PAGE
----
GE has responded to New York State’s call for more dredging in order to remove sediments contaminated with polychlorinated biphenyls (PCBs) from the Hudson River.
“GE successfully completed the massive dredging project in 2015, having invested $1.7 billion, having removed all of the PCBs that EPA targeted for removal, and having met all of its commitments to EPA and New York State,” said Mark Behan, a spokesman for GE.
“New York State played an instrumental role in every major decision related to the dredging project and approved and oversaw the work and does not dispute that GE met all of its commitments,” added Behan.
Last week, New York State Department of Environmental Conservation (DEC) Commissioner Basil Seggos called on U.S. Environmental Protection Agency (EPA) Administrator Scott Pruitt to deny General Electric’s request to certify that the cleanup of polychlorinated biphenyls (PCBs) in the upper Hudson River is complete.
“The Hudson River is a national historic treasure and we cannot let the PCB contamination persist any longer,” said Commissioner Seggos. “It’s clear from the state’s ongoing research that EPA’s job is not done and they cannot declare that this remediation is complete. If the federal government fails New York, we will explore all legal options to challenge the EPA’s decision and ensure this river is not left to suffer the consequences of pollution for generations to come.”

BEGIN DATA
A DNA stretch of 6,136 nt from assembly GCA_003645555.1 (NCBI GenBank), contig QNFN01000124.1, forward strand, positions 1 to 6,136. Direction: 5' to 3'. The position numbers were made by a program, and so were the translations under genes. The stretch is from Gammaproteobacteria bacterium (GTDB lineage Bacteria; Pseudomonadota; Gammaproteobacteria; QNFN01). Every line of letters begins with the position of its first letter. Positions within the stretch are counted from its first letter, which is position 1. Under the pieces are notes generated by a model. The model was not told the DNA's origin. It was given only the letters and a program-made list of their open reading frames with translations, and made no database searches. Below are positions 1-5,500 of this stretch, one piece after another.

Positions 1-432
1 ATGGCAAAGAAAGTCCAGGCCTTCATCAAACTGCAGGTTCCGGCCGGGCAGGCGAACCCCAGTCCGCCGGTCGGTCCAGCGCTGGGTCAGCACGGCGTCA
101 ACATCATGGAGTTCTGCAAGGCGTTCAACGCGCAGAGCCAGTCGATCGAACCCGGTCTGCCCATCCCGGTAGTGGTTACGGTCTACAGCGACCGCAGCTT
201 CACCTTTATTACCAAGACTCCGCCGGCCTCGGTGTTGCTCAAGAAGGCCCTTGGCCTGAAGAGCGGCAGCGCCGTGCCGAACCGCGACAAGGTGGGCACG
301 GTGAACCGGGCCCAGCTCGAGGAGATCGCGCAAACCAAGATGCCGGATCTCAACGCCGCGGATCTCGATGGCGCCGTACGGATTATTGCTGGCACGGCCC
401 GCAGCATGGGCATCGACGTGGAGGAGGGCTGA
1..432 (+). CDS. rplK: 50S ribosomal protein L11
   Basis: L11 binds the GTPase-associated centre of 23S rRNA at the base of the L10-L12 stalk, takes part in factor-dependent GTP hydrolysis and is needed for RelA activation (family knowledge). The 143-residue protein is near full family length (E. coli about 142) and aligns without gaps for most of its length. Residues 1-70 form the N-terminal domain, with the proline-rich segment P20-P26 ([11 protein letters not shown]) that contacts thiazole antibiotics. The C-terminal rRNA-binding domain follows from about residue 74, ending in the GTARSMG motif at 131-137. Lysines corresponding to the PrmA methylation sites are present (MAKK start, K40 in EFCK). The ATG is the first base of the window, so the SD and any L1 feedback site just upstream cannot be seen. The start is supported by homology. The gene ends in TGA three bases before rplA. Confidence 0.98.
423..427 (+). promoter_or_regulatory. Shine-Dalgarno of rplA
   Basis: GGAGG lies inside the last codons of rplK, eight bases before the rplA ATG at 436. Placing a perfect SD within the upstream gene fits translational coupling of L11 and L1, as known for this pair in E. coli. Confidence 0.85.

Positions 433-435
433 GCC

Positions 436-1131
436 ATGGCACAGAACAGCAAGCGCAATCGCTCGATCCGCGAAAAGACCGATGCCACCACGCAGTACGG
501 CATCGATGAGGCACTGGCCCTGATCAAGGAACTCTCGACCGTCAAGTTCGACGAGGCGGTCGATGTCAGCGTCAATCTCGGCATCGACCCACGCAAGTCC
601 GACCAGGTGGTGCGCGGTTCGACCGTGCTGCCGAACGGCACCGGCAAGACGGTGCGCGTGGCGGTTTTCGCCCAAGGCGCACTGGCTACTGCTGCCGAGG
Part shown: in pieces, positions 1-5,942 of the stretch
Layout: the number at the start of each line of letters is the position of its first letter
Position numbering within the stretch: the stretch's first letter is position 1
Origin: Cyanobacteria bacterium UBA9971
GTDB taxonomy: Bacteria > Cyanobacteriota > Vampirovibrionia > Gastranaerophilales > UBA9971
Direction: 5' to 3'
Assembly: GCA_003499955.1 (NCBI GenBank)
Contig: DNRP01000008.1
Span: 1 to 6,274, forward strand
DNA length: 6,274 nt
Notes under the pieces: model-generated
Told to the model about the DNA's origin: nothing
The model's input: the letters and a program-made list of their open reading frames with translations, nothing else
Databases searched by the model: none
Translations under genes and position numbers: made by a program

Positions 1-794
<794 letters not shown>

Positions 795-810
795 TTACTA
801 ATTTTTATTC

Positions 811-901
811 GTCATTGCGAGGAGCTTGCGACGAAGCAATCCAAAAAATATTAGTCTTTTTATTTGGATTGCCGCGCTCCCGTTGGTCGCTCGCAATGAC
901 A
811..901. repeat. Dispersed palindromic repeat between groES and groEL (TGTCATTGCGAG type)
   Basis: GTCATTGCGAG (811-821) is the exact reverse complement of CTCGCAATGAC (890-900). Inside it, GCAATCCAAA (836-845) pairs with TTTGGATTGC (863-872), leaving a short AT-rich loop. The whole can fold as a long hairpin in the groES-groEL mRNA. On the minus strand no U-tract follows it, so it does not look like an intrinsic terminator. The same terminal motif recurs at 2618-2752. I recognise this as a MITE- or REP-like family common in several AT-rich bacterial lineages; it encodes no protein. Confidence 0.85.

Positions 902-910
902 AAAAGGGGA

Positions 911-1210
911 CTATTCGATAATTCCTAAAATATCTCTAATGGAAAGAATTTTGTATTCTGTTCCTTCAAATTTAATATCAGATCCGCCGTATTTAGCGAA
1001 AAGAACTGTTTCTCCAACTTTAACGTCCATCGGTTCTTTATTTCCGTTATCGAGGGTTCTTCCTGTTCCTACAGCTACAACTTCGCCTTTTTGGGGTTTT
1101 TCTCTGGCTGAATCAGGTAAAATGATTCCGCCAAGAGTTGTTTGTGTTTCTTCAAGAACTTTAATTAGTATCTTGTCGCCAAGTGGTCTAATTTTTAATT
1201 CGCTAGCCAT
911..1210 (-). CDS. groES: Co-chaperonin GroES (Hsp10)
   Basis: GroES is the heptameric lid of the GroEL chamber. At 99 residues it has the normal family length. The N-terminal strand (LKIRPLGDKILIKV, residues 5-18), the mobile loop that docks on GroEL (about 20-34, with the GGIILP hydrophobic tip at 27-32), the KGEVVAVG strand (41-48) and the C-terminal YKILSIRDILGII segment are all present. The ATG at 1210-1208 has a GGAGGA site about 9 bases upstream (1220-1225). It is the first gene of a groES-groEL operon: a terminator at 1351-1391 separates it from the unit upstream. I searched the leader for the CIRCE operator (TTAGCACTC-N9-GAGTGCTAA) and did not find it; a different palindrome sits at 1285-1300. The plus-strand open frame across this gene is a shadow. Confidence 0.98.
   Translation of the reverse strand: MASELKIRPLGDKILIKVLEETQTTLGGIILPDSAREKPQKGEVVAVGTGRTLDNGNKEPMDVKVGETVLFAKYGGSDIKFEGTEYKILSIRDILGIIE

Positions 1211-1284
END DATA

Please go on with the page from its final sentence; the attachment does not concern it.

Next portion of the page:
The five-year review, released earlier this year, found that the river and fish are recovering as the EPA expected and said that the next phase of the cleanup project began, consisting of studying flood plains along the river and monitoring the river’s recovery progress for another five years.